Nature’s Capitalism: “Homemaking” now, not competition over shrinking pies!

This post is for the UN’s OWG 5 proceedings next week, on Post2015 Macro Economic development positions.  It led to the OWG 8 proposal “A World SDG“, introducing an integrated true scientific measure of sustainability... It’s now followed with “The Decoupling Puzzle – a partial answer” , on measuring our decoupling rate”, and the development space reserved  within planetary boundaries, such as for achieving world cultural wellbeing!

Sadly, as careful as I am with the language, there is some scientific thinking… so the social organizations generally found no way to engage in discussing it.   The basic principle is that “when you build something you then need to take care of it”… something everyone knows in their personal lives.  That runs into the problem that, culturally, we don’t see economic growth as “building something”.  We see it culturally as a “constant” of prosperity… the ultimate tragedy of our times. that ever faster change is seen as “constant” it seems. 4/21/14 jlh


As a young systems scientist many years ago

I noticed a need for a better type of economic model,

that would connect money to its “externalities” in part.  More importantly it would let people see economies as the complex living organisms they really are.  What I found was the universal stages of natural development, that are repeated in the way any natural event or system develops from small beginnings to multiply at first, and then by multiplying in it’s environment changes it, an Organizational Stages Model (OSM)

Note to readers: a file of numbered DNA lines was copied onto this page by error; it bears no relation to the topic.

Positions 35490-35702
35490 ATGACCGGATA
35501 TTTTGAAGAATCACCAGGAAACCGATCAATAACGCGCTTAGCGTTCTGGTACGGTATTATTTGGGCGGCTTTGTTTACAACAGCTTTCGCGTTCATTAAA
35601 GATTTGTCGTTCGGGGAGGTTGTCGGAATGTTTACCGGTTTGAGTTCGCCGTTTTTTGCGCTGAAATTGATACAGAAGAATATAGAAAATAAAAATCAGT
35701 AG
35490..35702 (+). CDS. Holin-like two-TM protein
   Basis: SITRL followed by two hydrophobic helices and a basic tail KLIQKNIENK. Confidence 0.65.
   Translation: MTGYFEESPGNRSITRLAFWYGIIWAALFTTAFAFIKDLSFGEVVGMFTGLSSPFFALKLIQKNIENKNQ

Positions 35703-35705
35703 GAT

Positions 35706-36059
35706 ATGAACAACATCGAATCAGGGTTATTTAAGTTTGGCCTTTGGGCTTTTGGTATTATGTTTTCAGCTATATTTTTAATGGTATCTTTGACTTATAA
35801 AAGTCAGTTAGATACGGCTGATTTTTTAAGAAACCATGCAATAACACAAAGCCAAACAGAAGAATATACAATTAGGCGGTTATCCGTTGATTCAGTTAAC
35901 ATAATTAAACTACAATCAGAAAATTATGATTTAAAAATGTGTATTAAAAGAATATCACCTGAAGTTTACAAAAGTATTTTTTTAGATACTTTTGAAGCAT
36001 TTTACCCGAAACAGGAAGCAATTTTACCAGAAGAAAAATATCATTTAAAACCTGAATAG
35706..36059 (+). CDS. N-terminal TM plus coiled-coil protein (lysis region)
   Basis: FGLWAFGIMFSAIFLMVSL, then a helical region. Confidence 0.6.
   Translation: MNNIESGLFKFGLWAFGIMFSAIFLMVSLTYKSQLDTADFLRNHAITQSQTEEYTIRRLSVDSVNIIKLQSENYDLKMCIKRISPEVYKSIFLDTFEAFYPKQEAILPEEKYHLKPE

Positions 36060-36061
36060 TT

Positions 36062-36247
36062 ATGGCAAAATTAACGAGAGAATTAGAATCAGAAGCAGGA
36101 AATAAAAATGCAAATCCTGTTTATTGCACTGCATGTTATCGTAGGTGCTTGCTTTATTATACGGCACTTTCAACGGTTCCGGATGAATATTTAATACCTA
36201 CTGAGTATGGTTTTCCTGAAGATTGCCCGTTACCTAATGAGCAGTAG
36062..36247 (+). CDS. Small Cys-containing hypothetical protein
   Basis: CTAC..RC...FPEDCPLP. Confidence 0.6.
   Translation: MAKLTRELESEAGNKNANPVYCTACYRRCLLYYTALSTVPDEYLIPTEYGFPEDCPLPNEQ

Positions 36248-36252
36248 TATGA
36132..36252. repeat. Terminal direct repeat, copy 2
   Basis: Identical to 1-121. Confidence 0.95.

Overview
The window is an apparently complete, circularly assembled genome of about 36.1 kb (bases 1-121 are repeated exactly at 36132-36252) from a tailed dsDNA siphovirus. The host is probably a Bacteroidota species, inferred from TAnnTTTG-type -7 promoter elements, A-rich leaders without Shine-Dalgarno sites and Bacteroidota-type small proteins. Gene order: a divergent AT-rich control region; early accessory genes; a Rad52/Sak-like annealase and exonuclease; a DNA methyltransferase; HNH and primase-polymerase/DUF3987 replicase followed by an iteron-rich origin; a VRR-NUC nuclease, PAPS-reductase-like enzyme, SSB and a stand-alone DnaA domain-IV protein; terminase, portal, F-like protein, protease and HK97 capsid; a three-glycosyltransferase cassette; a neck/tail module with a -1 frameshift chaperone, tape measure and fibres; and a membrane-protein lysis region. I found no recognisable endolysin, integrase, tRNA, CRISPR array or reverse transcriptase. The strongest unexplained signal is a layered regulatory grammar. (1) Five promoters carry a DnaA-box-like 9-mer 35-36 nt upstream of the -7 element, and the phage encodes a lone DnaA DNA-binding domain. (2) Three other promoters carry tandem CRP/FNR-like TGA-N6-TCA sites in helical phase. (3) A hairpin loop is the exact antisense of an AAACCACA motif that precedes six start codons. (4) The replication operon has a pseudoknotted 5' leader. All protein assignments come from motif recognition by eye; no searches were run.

Economies are chock full of independently organized and behaving social and cultural communities behaving like organisms, that each develops from a seed of organization in an environment of resources.   You can talk about “why” things occur, causes at a distance or coincidences but that’s an intellectual issue, a prediction, a theory.  

This is about using the most general of pattern of “how” individual events occur the processes of developmental causation taking place in nature in every location where events occur.

Economies, for example, are all populated by actively creative and learning people, discovering things and following each other’s leads….  So what this “Organizational Stages Model” (OSM) approach focuses on for economies is how people learn and how what they learn to do spreads as transformational stages of growth and the emergence of new systems, and their natural limits.   The simple rule, for the transformative stages of any process of new emerging organization, then, is that it’s organizational process will follow an “S” curve.   The first half is of multiplying innovation and expansion of connections, a “burst of development”, and the second a process of rebalancing and integrating.

Organizational Stages Model